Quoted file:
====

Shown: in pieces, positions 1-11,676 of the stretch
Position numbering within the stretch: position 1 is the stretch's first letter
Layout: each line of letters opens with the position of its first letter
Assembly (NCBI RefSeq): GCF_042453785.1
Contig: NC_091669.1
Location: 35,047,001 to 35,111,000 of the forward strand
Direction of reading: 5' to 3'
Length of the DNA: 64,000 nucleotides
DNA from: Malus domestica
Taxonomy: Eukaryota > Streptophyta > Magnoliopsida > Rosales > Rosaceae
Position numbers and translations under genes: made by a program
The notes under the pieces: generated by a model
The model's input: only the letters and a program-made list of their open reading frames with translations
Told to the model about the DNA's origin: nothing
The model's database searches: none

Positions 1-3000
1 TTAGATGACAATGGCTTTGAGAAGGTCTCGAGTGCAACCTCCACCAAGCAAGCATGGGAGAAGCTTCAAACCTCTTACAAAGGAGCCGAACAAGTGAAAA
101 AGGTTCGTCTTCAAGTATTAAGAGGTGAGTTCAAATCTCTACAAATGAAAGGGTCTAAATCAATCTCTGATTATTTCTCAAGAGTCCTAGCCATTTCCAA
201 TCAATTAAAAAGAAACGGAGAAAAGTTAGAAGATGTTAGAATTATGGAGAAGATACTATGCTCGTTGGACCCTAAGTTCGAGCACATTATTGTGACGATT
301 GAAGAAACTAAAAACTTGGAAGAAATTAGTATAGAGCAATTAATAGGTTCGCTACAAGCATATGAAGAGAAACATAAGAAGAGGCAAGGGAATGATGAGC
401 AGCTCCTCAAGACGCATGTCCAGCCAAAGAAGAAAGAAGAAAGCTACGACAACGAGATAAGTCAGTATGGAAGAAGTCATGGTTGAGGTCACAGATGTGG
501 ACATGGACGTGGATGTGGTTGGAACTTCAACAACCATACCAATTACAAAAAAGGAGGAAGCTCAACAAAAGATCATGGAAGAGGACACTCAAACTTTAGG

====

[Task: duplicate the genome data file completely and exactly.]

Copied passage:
Shown: in pieces, positions 1-11,676 of the stretch
Position numbering within the stretch: position 1 is the stretch's first letter
Layout: each line of letters opens with the position of its first letter
Assembly (NCBI RefSeq): GCF_042453785.1
Contig: NC_091669.1
Location: 35,047,001 to 35,111,000 of the forward strand
Direction of reading: 5' to 3'
Length of the DNA: 64,000 nucleotides
DNA from: Malus domestica
Taxonomy: Eukaryota > Streptophyta > Magnoliopsida > Rosales > Rosaceae
Position numbers and translations under genes: made by a program
The notes under the pieces: generated by a model
The model's input: only the letters and a program-made list of their open reading frames with translations
Told to the model about the DNA's origin: nothing
The model's database searches: none

Positions 1-3000
1 TTAGATGACAATGGCTTTGAGAAGGTCTCGAGTGCAACCTCCACCAAGCAAGCATGGGAGAAGCTTCAAACCTCTTACAAAGGAGCCGAACAAGTGAAAA
101 AGGTTCGTCTTCAAGTATTAAGAGGTGAGTTCAAATCTCTACAAATGAAAGGGTCTAAATCAATCTCTGATTATTTCTCAAGAGTCCTAGCCATTTCCAA
201 TCAATTAAAAAGAAACGGAGAAAAGTTAGAAGATGTTAGAATTATGGAGAAGATACTATGCTCGTTGGACCCTAAGTTCGAGCACATTATTGTGACGATT
301 GAAGAAACTAAAAACTTGGAAGAAATTAGTATAGAGCAATTAATAGGTTCGCTACAAGCATATGAAGAGAAACATAAGAAGAGGCAAGGGAATGATGAGC
401 AGCTCCTCAAGACGCATGTCCAGCCAAAGAAGAAAGAAGAAAGCTACGACAACGAGATAAGTCAGTATGGAAGAAGTCATGGTTGAGGTCACAGATGTGG
501 ACATGGACGTGGATGTGGTTGGAACTTCAACAACCATACCAATTACAAAAAAGGAGGAAGCTCAACAAAAGATCATGGAAGAGGACACTCAAACTTTAGG